Earlier this year, I attended the MLA conference when it was in Philly. As expected, it is massive, but it is broken up into many different sessions. Each session consisted of a handful of presenters presenting their papers and work on a related topic to a room of interested audience members. Some of these groups were large, but most of the ones I attended were rather small, with between 10-20 people. As this was my first time at MLA, and as this was my first conference ever, this went against my expectations of large rooms with people crowded into them. Because of the size of the sessions, and because of the fact that only those interested in the particular topic were in attendance, the audiences were rather friendly, often talking to the presenters, asking questions, exchanging info and setting up future times to meet for drinks.
In the week or so that followed the conference, I attended a poetry reading at Fergie’s, and the similarties between the reading and the individual sessions at the conference were striking. Here was a relatively small crowd of people, mostly poets themselves, coming to hear another poet’s work. They were accomodating, friendly, and interested. Just like the sessions of the conference, there was an intimacy to it, the feeling that the people there were in a sea of other subjects, bound together by their common interest, and their desire to share drinks.
But this is not how we view the poetry the past, a form of expression for a creative niche in society. We often see writers such as Keats, Frost, and Plath writing to us about universal things, putting poems out there in an abstract way and not targeting individual people or groups, exploring the Human Experience. I know this is not true – even Frost’s famous poem (I know, I know…) “The Road Less Taken” was written in direct response to another work, a fact that changes the meaning of the poem and is often overlooked by our contemporary analysis and reading of it. However, this view of poetry just being put ‘out there’ has to have had an impact on how we collectively approach writing.
This set of experiences has set in motion for me a desire to explore how we as poets consider our audience. When we write, How do we picture them? Do we see our audience to be everyone? Do we see them as those people in that room, the interested few? For those of us with purchaseable products (i.e. books), in our writing do we cater to those who would buy it? Or do we not consider it at all – do we just write?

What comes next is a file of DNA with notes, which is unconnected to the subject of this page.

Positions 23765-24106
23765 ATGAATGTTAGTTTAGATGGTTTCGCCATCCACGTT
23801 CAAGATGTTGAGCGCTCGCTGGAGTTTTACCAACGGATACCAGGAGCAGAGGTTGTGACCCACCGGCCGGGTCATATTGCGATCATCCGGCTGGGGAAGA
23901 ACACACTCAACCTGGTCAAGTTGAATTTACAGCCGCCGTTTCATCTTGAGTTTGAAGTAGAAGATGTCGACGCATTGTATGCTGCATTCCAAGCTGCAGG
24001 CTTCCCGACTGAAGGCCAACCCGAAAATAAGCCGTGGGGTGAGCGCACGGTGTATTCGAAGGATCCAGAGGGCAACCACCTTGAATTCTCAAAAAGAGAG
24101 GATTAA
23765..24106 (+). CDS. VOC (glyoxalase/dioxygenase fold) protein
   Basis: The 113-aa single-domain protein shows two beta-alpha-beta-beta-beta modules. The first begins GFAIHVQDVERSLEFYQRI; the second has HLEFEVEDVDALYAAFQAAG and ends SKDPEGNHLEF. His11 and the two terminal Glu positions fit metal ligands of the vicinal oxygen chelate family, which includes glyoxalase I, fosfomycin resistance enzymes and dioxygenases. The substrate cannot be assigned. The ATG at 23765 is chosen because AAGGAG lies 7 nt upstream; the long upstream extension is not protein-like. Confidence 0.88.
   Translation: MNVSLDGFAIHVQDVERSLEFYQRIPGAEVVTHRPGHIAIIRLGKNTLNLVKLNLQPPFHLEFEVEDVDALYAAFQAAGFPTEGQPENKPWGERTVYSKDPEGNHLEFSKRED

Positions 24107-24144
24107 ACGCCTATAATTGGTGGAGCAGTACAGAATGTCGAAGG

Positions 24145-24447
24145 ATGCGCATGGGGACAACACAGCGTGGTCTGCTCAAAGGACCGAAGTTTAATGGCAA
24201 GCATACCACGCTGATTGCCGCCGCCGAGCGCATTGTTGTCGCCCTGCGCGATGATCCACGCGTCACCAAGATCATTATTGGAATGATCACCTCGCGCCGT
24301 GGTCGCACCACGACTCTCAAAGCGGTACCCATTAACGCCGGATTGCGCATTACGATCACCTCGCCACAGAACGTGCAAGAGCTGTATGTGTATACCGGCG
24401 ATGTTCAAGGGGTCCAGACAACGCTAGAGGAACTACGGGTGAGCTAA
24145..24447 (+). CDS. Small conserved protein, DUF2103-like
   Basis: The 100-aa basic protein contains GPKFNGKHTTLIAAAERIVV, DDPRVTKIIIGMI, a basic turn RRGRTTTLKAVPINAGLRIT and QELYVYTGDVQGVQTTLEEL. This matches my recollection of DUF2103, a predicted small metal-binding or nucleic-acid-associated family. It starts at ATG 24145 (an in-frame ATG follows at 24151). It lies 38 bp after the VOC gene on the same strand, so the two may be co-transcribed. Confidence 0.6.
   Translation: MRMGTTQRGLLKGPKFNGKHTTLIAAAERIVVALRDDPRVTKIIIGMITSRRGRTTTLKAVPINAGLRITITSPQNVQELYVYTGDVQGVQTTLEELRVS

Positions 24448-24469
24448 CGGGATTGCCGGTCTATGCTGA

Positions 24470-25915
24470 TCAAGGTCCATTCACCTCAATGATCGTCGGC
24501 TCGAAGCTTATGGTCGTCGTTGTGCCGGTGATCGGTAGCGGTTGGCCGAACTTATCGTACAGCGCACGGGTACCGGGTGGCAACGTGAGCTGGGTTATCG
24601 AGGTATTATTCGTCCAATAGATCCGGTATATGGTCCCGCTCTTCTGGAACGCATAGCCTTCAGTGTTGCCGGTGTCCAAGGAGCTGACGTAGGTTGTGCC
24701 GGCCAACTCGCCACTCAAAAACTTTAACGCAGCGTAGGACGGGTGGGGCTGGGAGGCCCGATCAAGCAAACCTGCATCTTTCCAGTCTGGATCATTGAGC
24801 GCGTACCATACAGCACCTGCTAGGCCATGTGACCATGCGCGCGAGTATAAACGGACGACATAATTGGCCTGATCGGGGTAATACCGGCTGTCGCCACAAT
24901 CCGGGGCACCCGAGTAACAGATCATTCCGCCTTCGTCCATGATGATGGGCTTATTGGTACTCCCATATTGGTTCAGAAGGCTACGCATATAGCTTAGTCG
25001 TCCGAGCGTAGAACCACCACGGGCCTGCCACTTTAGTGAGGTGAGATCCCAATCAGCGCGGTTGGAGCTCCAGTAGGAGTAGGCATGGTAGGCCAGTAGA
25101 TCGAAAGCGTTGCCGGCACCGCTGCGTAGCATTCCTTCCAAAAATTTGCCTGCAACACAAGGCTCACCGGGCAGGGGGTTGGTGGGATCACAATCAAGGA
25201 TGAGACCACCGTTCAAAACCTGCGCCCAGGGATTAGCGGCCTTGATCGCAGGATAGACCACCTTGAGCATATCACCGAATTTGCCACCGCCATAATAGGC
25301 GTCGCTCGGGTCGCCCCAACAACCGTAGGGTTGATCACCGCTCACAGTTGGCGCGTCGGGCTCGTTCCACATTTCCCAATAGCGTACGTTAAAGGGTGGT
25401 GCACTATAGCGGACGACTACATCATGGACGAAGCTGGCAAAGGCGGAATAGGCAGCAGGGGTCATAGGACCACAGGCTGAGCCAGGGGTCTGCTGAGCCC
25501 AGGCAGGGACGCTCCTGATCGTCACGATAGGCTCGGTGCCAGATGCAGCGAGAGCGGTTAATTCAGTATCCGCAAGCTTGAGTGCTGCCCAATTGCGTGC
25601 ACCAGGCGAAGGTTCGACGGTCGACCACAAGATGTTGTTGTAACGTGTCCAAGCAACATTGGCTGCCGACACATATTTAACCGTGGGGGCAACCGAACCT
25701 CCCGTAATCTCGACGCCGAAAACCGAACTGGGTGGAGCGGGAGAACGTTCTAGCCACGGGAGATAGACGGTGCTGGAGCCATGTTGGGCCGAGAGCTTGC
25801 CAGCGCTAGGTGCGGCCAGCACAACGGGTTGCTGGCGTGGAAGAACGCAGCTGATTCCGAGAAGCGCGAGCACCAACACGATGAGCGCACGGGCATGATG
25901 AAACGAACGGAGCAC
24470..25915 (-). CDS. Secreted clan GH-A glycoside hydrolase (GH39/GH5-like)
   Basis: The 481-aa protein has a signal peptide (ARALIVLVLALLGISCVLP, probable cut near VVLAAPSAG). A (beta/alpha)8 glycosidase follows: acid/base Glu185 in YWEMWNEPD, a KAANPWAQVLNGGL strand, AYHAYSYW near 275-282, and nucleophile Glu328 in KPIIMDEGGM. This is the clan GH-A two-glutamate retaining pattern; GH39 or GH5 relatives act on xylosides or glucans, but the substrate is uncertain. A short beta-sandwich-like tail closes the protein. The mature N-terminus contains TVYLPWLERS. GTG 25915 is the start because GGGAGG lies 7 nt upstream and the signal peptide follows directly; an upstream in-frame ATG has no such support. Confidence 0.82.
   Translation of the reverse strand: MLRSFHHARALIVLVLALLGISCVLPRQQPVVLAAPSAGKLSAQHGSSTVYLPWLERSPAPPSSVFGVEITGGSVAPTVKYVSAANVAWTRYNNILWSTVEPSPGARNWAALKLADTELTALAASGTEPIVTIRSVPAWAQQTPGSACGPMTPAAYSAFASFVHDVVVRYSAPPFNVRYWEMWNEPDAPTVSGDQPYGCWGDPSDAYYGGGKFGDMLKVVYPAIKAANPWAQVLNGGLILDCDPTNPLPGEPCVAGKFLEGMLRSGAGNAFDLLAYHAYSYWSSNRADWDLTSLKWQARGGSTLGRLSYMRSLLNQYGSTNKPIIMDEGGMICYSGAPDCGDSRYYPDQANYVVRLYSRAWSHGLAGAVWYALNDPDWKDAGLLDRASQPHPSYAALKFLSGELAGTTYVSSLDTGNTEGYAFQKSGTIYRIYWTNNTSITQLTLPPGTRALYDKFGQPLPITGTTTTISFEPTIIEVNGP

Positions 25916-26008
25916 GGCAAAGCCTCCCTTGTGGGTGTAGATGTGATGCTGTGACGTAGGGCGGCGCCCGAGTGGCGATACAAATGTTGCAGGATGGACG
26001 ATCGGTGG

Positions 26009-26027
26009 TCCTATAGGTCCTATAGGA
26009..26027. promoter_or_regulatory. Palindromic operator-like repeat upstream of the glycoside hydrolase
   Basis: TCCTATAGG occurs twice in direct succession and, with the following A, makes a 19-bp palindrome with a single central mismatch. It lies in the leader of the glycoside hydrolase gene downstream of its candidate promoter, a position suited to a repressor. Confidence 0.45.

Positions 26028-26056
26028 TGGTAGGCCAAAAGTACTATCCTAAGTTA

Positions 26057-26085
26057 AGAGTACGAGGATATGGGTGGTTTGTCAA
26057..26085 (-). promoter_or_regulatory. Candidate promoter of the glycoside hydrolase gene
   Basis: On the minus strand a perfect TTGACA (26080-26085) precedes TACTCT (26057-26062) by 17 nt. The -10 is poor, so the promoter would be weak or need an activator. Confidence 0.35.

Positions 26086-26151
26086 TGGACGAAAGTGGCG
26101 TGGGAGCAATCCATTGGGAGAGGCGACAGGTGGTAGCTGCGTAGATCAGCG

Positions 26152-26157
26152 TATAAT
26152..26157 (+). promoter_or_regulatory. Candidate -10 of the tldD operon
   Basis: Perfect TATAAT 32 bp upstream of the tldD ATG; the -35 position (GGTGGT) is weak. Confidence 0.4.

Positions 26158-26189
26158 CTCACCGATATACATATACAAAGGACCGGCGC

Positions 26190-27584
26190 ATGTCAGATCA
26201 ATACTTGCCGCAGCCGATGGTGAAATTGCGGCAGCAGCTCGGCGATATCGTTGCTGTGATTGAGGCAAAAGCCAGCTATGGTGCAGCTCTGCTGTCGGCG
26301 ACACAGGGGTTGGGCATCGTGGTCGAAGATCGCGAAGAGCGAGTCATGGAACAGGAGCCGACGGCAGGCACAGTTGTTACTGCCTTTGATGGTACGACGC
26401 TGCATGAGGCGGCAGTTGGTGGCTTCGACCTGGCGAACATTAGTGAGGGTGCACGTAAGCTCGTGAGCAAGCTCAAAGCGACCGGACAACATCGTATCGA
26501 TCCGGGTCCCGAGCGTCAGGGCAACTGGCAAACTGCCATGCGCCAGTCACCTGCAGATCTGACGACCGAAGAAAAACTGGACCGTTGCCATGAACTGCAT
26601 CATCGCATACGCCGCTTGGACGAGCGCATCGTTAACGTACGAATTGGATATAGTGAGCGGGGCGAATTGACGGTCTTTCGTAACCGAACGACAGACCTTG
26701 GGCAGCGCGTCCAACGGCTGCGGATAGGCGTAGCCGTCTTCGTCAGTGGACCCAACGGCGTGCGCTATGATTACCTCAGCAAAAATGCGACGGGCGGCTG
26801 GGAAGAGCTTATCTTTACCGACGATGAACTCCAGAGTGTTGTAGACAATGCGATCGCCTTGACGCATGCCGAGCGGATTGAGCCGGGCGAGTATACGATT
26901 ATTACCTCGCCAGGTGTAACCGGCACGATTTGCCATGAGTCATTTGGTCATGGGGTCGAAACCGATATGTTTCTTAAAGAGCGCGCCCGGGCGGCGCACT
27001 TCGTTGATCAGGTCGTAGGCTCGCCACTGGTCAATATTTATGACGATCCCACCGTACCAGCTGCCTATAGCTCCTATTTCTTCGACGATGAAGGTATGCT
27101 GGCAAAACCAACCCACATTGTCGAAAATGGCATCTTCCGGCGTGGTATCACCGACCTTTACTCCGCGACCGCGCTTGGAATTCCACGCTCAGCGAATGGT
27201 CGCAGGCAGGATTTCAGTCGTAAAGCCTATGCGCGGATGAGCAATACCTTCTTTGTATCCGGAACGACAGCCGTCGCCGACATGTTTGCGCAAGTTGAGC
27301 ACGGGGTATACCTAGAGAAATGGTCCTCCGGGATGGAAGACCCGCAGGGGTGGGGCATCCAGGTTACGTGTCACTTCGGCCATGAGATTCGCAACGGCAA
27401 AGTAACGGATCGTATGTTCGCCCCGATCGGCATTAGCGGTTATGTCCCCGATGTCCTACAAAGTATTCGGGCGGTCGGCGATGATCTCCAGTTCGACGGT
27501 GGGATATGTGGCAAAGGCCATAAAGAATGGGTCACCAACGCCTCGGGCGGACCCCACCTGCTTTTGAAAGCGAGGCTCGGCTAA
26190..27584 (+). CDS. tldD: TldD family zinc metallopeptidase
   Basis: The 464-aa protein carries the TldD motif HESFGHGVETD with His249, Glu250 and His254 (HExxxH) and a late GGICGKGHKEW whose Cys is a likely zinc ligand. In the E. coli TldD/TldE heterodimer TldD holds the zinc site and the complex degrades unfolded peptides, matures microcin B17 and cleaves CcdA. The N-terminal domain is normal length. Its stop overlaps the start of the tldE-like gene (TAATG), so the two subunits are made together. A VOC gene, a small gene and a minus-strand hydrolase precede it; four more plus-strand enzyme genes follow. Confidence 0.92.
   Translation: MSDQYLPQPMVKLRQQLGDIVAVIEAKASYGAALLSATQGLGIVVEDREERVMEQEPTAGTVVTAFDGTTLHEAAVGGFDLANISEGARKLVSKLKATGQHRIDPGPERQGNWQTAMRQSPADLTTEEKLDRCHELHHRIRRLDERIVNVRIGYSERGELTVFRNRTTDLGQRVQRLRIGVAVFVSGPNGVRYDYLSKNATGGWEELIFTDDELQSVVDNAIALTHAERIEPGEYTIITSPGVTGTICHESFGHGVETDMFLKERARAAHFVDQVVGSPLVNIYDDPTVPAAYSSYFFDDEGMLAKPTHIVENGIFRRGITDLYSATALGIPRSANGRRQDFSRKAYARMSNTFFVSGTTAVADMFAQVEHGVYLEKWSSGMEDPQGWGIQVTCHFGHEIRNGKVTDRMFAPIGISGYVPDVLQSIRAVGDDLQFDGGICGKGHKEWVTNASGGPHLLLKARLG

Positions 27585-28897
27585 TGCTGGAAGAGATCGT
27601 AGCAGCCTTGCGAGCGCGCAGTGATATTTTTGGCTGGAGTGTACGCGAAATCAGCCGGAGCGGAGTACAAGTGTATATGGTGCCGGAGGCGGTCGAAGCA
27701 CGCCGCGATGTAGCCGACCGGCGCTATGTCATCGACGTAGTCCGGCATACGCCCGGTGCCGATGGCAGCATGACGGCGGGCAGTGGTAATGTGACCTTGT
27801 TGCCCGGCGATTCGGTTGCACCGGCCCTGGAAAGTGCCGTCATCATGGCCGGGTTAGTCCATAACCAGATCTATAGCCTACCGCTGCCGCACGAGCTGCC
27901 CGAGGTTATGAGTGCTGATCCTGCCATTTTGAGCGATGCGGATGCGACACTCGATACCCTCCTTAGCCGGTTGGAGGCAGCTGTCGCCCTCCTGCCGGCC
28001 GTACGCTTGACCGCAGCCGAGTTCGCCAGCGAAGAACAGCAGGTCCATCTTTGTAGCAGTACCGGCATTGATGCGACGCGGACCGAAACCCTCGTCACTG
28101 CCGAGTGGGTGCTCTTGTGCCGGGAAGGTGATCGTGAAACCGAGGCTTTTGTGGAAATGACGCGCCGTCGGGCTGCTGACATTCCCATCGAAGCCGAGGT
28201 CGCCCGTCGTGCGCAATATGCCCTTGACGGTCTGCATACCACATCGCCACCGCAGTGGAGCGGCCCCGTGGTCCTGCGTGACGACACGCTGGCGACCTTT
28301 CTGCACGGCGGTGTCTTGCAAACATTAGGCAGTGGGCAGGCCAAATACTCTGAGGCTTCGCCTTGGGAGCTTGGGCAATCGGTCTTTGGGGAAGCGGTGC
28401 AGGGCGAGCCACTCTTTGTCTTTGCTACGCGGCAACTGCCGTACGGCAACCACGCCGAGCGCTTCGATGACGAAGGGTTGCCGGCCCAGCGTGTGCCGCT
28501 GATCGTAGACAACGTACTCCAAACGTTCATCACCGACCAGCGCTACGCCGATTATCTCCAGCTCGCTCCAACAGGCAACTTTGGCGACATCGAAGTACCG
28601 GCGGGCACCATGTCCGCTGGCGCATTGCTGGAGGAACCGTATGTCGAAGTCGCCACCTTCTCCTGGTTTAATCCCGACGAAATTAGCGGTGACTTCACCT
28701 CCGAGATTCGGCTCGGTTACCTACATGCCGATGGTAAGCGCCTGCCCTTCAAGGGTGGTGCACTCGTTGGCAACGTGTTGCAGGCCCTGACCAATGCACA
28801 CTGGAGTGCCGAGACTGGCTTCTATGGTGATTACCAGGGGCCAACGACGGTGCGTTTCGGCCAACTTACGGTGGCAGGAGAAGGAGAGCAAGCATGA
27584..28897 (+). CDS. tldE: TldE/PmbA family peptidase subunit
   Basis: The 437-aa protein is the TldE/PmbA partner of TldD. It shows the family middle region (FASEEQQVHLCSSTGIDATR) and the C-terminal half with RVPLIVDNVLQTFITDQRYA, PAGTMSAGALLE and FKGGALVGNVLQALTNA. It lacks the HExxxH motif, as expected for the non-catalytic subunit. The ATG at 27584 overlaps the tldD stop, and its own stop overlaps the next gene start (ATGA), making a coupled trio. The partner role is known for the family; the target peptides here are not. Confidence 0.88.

The more I think about this, the more important I feel audience is, especially since there is always an implied audience whenever we write. It calls into question the role we see poetry or art as having in our world. The wider we consider our audience to be, the more impact our work can potentially make. But does the widening of our audience limit us creatively? It seems it would, just as it would the musician attempting to sell a million copies. And does the purpose of our work overshadow its creativity?
I can only speak for myself, but I personally think little about audience during the actual writing. I often write about topics that interest or speak to me, but it isn’t until I am faced with the ‘business’ of sending work to be published or preparing for a reading that I consider the response that my words would create. This is when a fair amount of editing occurs. I add things such as repetition and remove things that don’t sound as good as they look. I have even changed poems completely after reading them once at an event. I guess that means, though, that the primary audience of my work that I see in my head is pretty small, the ‘poetry crowd.’ I don’t think that I am alone when I say that I wish I had a wider audience, but searching for that wider audience while balancing creativity with appeal seems to be a challenge.
As someone who spends a lot of time discussing rhetoric, I would be remiss if I didn’t acknowledge that audience often goes hand-in-hand with purpose. If your goal in writing something is self-exploratory, your audience is going to be relatively small. If your purpose is to raise awareness about mental illness through your work, your audience will appropriately be comprised of people interested in and struggling with mental illness, but it may also consist of people who ‘don’t know what they don’t know,’ and you are trying to inform them of the struggles that people with mental illnesses face. In this second case in particular, it seems that how effectively you achieve your purpose relies somewhat on how much you consider who you are writing to.
I guess I have two core unanswered questions:
- How do you perceive the audience of your work?
- Collectively, as poets, do you feel there is a way we should or should not be viewing our audience?
I would love to know what you think about this. Thanks for reading!